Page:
Got this from Clark over at Women, Fire, and Dangerous Things.
While I definitely do not support using women as sex objects in order to sell a product, I do find it interesting that the brand recognition has increased and at the same time, they are not forcing some image of the “perfect woman”, who is infact mostly a fabrication of PhotoShop anyway, down our throats.
If you are a normal, heterosexual male with a healthy Y chromosome, I know you’ve seen the ad- the pure white background, a stunning brunette who purrs
at us, “It’s all about the O,” in a slightly foreign accent.
Kreegah. Tarzan want.
You could care less about Overstock.com or what it sells. The ad fulfils the first rule of advertising, “Be memorable” through its spokesmodel. You wonder
why she’s so enticing, so overwhelmingly feminine that your spinal cord reacts before your brain has processed her image. She’s not your typical ad bimbo
with plastic boobs and collagen injected lips. She’s not blonde. She’s not a twentysomething wearing sprayed-on jeans or a miniskirt. She is an ordinary
mouse-brown, middle-aged, pretty woman. Men would find her approachable. Women would find her non-threatening.
Perhaps that’s the reason right there.
Her name is Sabine Ehrenfeld. She is 41. Originally from Germany (hence the slight accent) she now lives in California. In addition to English and German she speaks French and Italian, is a competent tactical pistol shooter (“Because it’s fun”) and a private pilot. She is a mother. If the accent was Scottish instead of German she would score 100% on your perfect-woman test.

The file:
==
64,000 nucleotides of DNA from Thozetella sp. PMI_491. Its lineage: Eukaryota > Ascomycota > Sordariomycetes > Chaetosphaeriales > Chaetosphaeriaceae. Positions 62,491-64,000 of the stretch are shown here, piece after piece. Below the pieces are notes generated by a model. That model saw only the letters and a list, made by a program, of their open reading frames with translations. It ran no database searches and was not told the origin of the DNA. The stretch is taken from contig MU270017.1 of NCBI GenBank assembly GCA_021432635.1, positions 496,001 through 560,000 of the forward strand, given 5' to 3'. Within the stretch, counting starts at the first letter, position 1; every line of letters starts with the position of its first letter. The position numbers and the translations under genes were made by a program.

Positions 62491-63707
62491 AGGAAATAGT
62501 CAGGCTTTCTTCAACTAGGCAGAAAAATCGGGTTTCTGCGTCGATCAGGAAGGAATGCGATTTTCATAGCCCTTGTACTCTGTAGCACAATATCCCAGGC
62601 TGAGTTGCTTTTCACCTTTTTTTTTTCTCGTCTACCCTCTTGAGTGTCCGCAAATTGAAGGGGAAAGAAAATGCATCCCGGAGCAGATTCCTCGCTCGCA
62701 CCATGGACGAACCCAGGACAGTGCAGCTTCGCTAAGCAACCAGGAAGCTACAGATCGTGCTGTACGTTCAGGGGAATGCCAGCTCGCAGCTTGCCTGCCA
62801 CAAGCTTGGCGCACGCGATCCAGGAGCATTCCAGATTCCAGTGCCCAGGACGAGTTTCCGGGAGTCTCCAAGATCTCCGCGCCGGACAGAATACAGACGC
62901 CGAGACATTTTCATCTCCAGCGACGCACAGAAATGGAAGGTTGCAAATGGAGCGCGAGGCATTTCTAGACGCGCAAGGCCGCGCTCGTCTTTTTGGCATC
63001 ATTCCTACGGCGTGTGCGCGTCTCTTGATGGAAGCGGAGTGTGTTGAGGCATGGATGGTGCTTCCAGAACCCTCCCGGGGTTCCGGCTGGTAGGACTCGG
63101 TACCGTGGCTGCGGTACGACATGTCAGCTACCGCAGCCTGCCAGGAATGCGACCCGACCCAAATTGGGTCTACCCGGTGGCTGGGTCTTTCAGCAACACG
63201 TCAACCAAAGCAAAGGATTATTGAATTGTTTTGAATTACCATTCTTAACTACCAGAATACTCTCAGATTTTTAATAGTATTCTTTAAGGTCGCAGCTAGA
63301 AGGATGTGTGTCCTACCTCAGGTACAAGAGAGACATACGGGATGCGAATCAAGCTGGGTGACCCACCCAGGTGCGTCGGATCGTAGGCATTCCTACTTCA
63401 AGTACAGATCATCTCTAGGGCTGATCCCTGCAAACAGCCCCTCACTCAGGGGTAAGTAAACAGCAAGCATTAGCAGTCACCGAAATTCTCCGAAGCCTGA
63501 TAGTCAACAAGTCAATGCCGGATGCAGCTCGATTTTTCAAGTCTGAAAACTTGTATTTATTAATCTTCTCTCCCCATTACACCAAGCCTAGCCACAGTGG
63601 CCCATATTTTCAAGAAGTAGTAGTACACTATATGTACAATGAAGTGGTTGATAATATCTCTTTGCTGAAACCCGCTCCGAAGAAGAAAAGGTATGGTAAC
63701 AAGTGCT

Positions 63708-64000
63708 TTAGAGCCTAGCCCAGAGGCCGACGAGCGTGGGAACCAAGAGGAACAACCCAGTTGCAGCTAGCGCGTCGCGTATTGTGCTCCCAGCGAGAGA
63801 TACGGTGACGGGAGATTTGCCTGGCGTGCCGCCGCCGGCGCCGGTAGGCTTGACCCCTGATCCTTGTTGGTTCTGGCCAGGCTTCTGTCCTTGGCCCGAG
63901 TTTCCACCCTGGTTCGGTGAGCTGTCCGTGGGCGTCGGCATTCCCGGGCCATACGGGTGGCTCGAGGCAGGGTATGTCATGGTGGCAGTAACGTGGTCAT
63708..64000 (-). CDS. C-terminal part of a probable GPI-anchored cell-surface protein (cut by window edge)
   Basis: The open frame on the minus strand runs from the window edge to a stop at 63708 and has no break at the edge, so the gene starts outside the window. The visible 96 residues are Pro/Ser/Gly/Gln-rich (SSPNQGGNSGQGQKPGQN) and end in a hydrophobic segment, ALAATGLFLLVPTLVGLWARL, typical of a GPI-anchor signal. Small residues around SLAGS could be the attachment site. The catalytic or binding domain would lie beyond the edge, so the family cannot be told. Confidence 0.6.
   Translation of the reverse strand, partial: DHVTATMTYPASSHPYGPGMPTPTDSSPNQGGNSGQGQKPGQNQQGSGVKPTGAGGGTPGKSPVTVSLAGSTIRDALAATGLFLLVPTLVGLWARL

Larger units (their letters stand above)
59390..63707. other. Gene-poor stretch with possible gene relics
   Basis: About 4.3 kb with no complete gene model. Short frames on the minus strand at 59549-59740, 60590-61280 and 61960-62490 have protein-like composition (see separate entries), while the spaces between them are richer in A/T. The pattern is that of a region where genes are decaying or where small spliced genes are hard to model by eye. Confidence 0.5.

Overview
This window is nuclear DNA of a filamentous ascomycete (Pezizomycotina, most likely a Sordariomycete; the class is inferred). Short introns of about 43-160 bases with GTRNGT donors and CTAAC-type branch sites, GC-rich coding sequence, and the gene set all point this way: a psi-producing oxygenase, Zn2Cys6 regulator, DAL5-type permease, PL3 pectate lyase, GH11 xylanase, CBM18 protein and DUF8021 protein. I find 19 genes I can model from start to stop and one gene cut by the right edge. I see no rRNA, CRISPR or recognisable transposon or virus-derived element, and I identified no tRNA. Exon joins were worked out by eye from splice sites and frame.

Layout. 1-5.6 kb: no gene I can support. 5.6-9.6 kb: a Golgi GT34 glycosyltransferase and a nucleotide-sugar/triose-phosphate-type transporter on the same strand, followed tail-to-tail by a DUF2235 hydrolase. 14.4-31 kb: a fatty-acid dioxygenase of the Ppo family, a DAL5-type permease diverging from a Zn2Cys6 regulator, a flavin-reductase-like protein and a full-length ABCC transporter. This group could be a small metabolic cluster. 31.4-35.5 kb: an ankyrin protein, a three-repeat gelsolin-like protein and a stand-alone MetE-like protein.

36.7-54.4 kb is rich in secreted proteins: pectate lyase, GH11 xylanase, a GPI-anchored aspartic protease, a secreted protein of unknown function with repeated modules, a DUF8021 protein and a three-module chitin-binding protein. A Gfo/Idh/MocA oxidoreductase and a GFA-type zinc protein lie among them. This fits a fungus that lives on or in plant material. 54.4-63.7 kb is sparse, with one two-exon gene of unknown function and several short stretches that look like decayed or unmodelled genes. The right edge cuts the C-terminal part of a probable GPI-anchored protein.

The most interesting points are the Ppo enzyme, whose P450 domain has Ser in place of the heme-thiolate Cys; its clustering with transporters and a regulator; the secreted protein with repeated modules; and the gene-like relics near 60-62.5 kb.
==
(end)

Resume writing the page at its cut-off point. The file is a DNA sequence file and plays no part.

Since her ad began running, Overstock.com’s brand recognition has risen from 12% to 46%, showing the power that a sexy, smart, 40ish, real woman has.
Really, at least my, point is Hollywood can start using real people any time now. I really fear for what my children will see if/when we have them. I’ve seen how much television, and advertising, has changed over the past several years and for the most part it annoys, and even disgusts, me.
I’m not talking about the content of the shows, that’s a topic for a different day, but merely the images that are being seen. In a world where 70% of what you learn is visual, what does it tell say when you see nothing but plastically enhanced bodies, fake parts, and scanky clothing?
I wish the rest of the world shared my values and I could watch TV for entertainment without hearing nothing but double-entandra (?), and watching promiscuous, and loose morraled, individuals parading across the screen because they send a “sexy image”. THat’s not sexy!
Okay, if you happen to look like that, and are naturally that way, or do it for your own satisfaction, fine. When you force yourself to conform to some societal expectation just to fit in, something’s wrong with that.
True, I’m not a woman and I’m not telling them what to think/act/do/eat whatever. What I’m saying is that the Suits need to stop teaching our children that to be sexy is to be tiny and bimbotic.
Right. Time to end this rant. I’m not making sense. I can tell because I started making up words.